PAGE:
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Eating More Nuts Improves Mortality and Reduces Cancer Risk

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Eating More Nuts Improves Mortality and Reduces Cancer Risk

Eating More Nuts Improves Mortality and Reduces Cancer Risk
December 02
13:03 2013

In the largest study of its kind, researchers have found that eating nuts, including almonds, was associated with a 20% reduction in total mortality, independent of other predictors for death. Published in The New England Journal of Medicine, this new epidemiological study examined the relationship between consumption of nuts and mortality, finding that eating more servings of nuts each week was associated with lower causes of death due to cancer, heart disease and respiratory disease.

Participants were part of either the Nurses’ Health Study, a longitudinal study assessing various health aspects of female registered nurses, or the Health Professionals Follow-up Study, a similar study of all-male health professionals. The sample size was 118,962 (76,464 women and 42,498 men). Compared with those who did not eat nuts, individuals who consumed nuts (serving size of 30 grams) seven or more times per week had a 20% lower death rate from all causes. This association was dose-dependent, which means the more nuts the participants ate, their total mortality rate decreased accordingly.

Almonds, along with other tree nuts reviewed in the research, provide a powerful nutrient package including protein, fibre, important vitamins and minerals. Moreover, gram for gram, almonds are higher in protein, fibre, calcium, vitamin E, riboflavin and niacin than any other tree nut.

This study suggests that eating nuts, such as almonds, daily may provide health benefits and be part of a dietary and lifestyle pattern that supports long-term health.

“The findings from our study and others suggest a potential benefit of nut consumption for promoting health and longevity,” says Charles Fuchs, MD, MPH, and one of the study’s authors.

The study also suggested that participants who consumed more nuts were also leaner, and tended to have a healthy lifestyle, such as smoking less and exercising more. This adds to the strong body of evidence suggesting that people who regularly eat almonds have healthier lifestyles.

The researchers followed prospectively the same group of women within the Nurses’ Health Study and identified 466 subjects (with no previous history of cancer). After adjusting for age/height and potential risk factors for pancreatic cancer (ie smoking, physical activity and energy intake), the researchers determined that women who consumed one 30-gram serving of nuts two or more times per week had a significantly reduced risk of pancreatic cancer compared to those who did not eat nuts regularly. Pancreatic cancer is the fourth most common cause for cancer-related death in the UK [iii], yet very few modifiable risk factors have been identified.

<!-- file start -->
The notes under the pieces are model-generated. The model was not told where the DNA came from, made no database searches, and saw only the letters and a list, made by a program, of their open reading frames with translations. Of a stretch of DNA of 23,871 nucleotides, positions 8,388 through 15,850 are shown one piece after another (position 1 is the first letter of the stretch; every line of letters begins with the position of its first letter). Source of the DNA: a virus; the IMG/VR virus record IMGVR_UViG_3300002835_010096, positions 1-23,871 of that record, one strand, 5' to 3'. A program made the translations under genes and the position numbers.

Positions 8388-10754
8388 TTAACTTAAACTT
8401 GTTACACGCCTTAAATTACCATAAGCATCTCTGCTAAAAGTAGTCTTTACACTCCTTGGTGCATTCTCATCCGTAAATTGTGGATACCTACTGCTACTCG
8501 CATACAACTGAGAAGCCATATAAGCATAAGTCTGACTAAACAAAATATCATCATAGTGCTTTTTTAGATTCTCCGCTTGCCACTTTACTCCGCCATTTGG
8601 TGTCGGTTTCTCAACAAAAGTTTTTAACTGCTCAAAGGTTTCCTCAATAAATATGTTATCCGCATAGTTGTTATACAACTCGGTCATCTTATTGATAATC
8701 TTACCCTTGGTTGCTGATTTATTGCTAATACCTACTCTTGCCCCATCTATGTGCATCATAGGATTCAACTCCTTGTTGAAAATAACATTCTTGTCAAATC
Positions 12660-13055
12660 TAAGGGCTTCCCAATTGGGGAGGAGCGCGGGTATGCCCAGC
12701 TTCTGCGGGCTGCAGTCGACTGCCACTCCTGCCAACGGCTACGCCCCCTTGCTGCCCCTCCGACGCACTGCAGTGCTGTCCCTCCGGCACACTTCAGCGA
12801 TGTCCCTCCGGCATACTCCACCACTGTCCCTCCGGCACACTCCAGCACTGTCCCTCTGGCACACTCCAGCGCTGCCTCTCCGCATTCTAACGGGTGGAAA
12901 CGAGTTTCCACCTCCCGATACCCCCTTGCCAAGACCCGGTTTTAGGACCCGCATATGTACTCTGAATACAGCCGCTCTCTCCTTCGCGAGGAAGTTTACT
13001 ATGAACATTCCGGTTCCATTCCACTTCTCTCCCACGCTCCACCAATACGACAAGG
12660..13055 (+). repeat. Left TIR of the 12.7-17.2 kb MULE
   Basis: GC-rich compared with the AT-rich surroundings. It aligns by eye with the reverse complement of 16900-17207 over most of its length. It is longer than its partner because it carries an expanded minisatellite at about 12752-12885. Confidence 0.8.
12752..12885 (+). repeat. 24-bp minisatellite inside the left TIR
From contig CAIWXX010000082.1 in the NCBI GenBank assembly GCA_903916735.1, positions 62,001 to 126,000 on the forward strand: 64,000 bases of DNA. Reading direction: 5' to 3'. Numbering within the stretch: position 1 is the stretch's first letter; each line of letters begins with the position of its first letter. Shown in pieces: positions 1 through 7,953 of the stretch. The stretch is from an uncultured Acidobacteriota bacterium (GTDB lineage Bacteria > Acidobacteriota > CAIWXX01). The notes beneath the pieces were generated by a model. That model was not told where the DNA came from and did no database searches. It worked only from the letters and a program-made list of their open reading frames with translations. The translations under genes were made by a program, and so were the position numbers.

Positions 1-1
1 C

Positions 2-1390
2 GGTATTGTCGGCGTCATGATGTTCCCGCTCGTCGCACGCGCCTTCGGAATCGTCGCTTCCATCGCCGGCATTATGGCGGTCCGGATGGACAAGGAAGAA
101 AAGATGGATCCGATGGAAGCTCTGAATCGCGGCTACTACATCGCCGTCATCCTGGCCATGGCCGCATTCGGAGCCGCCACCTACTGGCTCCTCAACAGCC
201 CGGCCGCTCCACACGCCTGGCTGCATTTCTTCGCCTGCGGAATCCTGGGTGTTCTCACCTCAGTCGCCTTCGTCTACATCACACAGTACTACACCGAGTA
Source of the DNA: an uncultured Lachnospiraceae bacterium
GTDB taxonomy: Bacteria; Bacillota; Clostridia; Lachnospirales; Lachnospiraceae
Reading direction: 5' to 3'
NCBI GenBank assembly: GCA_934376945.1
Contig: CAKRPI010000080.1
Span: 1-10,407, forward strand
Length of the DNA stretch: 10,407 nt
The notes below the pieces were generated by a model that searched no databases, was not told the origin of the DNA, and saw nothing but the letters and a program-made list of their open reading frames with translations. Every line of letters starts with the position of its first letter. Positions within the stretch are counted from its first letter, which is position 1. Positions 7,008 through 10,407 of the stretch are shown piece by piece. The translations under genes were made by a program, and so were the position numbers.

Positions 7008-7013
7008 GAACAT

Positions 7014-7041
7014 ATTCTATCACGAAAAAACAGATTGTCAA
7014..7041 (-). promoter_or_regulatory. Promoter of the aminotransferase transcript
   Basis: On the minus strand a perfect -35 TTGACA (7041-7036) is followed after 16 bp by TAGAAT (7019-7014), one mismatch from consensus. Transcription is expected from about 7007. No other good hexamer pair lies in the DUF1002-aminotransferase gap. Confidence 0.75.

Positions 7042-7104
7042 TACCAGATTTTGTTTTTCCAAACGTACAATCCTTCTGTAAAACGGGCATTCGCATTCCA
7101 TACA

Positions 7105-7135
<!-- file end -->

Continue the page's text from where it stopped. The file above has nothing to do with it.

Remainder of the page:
“This reduction in risk was independent of established or suspected risk factors for pancreatic cancer including age, height, obesity, physical activity, smoking, diabetes and dietary factors,” states lead author,Ying Bao,MD, ScD, from the Department of Medicine, Brigham and Women’s Hospital and Harvard Medical School, Boston, MA. According to the study, the impetus for examining the association between nut consumption and pancreatic cancer is because consuming more nuts, like almonds, has been associated with reduced risk of diabetes, which is a risk factor for pancreatic cancer.

Although there has been a misconception that frequent nut consumption may result in weight gain and thereby increase the risk of developing pancreatic cancer, the opposite appears to be true. The study found that subjects with more frequent nut consumption were leaner. “In our cohort, women who consumed the most nuts tended to weigh less,” says Dr Bao.

Lucy Jones, Specialistt Dietitian, comments: “I regularly encourage snacking on a handful of almonds daily. The body of research on almond health benefits is impressive, from cardiovascular health, to diabetes control to helping maintain a healthy weight. These two additional groundbreaking studies further demonstrate how making the simple change of eating a handful of delicious almonds daily can help us live longer, healthier lives.”

To learn more about incorporating almonds into a healthy eating plan, please visit Almonds.co.uk.

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